KMPG’s £2.1m for BDUK broadband procurement work
The department of culture media and sport has paid the accountancy and consulting firm KPMG £2.15m for designing and running a broadband procurement framework that has resulted in just two suppliers, BT and Fujitsu, competing for some £830m in state funding.
In addition, the European Commission’s DG Competition, which must approve funds issued under the programme designed by KMPG, has still to approve it, more than six months after it was finalised.
Pinsent Mason, the law firm that signed it off, got £711,000.
The details, which are published as part of the DCMS transparency initiative, show that KMPG received £1,179,629.94 for ‘Temporary staff: interim managers’ between 12 July and 7 December last year, and a further £968,334.78 for ‘management consultants’ between 12 January and 27 March this year.
The person leading the project, whose identity is not disclosed in the DCMS documents, was on the senior civil servants’ pay scale of SCS1, which starts at £58,200, and goes up to £117.800.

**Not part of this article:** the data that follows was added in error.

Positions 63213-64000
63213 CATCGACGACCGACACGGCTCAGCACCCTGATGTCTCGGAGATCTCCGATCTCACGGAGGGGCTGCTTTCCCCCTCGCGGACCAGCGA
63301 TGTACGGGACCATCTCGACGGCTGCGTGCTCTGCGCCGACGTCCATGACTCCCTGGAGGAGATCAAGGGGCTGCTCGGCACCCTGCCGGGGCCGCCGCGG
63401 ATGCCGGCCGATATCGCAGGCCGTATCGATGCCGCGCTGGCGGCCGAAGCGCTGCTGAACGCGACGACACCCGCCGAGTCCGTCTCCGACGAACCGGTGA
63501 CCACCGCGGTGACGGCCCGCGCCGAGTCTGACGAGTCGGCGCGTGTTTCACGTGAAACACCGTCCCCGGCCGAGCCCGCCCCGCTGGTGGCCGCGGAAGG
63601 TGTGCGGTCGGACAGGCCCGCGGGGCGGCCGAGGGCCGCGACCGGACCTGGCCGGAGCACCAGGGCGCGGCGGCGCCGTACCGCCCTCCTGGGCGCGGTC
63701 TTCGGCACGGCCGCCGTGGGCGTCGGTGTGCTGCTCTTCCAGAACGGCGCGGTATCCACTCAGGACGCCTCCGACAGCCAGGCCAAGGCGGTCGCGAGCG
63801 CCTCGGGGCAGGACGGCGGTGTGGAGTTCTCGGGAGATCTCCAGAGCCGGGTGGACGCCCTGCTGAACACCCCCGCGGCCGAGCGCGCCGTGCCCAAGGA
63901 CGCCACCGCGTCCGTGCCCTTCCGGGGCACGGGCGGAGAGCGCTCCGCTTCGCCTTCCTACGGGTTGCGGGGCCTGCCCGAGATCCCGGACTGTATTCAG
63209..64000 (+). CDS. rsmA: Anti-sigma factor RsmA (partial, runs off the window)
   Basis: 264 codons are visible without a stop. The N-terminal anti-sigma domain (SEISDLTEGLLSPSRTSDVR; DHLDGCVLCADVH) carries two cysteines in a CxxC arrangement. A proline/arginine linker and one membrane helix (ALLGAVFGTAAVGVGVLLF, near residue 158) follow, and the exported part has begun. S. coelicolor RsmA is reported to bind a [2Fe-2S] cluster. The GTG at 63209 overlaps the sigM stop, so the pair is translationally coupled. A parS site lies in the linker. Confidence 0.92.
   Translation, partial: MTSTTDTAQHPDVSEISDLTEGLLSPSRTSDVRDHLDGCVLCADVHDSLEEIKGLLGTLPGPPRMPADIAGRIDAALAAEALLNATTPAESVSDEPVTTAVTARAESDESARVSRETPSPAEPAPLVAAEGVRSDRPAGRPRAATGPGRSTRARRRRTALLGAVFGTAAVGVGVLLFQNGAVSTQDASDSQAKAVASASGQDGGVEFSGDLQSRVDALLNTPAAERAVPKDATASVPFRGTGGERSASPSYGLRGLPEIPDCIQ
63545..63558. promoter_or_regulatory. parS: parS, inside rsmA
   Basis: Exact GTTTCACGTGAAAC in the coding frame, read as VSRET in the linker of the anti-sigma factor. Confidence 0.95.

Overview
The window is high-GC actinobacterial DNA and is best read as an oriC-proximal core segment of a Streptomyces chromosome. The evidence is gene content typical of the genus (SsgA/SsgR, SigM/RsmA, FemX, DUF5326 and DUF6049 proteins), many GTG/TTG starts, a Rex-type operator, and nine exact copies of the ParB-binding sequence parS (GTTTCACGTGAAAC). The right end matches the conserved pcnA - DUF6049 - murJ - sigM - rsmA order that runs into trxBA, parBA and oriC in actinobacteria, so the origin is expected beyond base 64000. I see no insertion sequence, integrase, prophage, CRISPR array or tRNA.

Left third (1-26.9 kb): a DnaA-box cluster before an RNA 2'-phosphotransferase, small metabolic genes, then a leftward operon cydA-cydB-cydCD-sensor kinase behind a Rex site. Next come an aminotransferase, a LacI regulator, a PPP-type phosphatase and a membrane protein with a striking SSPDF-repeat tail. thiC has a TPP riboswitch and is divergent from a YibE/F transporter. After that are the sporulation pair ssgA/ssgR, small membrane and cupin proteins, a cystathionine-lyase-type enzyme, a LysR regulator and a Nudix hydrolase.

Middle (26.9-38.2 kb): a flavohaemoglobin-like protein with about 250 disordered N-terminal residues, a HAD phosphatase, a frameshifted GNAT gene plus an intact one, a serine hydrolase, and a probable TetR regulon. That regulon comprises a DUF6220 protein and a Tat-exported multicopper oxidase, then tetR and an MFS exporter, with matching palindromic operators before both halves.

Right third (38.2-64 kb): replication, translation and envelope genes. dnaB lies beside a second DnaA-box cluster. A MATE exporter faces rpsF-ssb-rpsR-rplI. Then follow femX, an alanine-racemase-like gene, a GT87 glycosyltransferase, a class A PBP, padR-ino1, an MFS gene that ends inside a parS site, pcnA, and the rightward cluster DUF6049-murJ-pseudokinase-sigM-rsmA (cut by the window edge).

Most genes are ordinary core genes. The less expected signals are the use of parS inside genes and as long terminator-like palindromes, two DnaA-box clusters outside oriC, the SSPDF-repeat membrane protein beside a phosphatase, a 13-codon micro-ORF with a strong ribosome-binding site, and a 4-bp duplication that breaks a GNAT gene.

KPMG was brought in via a pre-existing Treasury procurement framework. Civil service insiders were reportedly shocked by the temporary staff’s lack of experience in procuring telecommunications products and services, although they had experience in other large public sector procurements.
The framework they produced was highly controversial because it set eligibility thresholds too high for all but the largest suppliers. This was despite government desires at the time for at least some work to go to small and medium enterprises, and for communities to play an active role in the procurements. In the end nine firms were invited, and seven pulled out, leaving only BT and Fujitsu.
The on-going delay in getting the framework approved by Brussels has prompted several county councils to go their own way.
BDUK money may start flowing now that DCMS has appointed BT and Fujitsu, but leading telecoms lawyer Mike Conradi of DLA Piper, warns that any money actually disbursed may invite legal action from existing community network operators under state aid rules.